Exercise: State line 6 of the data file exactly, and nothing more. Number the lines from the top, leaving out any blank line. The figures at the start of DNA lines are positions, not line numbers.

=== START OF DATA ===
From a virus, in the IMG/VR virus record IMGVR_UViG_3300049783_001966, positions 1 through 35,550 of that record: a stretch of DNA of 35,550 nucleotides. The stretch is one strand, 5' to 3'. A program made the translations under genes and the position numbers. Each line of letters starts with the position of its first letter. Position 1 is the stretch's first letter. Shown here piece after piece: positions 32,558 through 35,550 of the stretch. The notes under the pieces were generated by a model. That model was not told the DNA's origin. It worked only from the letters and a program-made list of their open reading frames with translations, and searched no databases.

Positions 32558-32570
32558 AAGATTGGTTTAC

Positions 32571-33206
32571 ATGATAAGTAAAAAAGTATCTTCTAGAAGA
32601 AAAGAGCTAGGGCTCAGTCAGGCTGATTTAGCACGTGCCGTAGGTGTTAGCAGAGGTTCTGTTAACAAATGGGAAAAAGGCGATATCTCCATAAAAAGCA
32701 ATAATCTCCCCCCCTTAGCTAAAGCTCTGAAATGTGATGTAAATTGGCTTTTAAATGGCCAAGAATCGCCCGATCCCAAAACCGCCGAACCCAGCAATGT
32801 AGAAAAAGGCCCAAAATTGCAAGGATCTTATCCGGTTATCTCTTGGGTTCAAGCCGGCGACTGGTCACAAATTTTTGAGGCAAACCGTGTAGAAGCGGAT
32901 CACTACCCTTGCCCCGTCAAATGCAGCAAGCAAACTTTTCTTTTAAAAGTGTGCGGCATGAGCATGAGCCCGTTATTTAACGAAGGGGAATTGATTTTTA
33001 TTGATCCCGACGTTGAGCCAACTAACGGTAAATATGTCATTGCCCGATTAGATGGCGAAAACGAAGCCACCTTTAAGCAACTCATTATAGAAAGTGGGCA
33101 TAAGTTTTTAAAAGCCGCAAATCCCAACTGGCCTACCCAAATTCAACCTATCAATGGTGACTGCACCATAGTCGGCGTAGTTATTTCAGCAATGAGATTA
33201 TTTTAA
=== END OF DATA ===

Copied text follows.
32601 AAAGAGCTAGGGCTCAGTCAGGCTGATTTAGCACGTGCCGTAGGTGTTAGCAGAGGTTCTGTTAACAAATGGGAAAAAGGCGATATCTCCATAAAAAGCA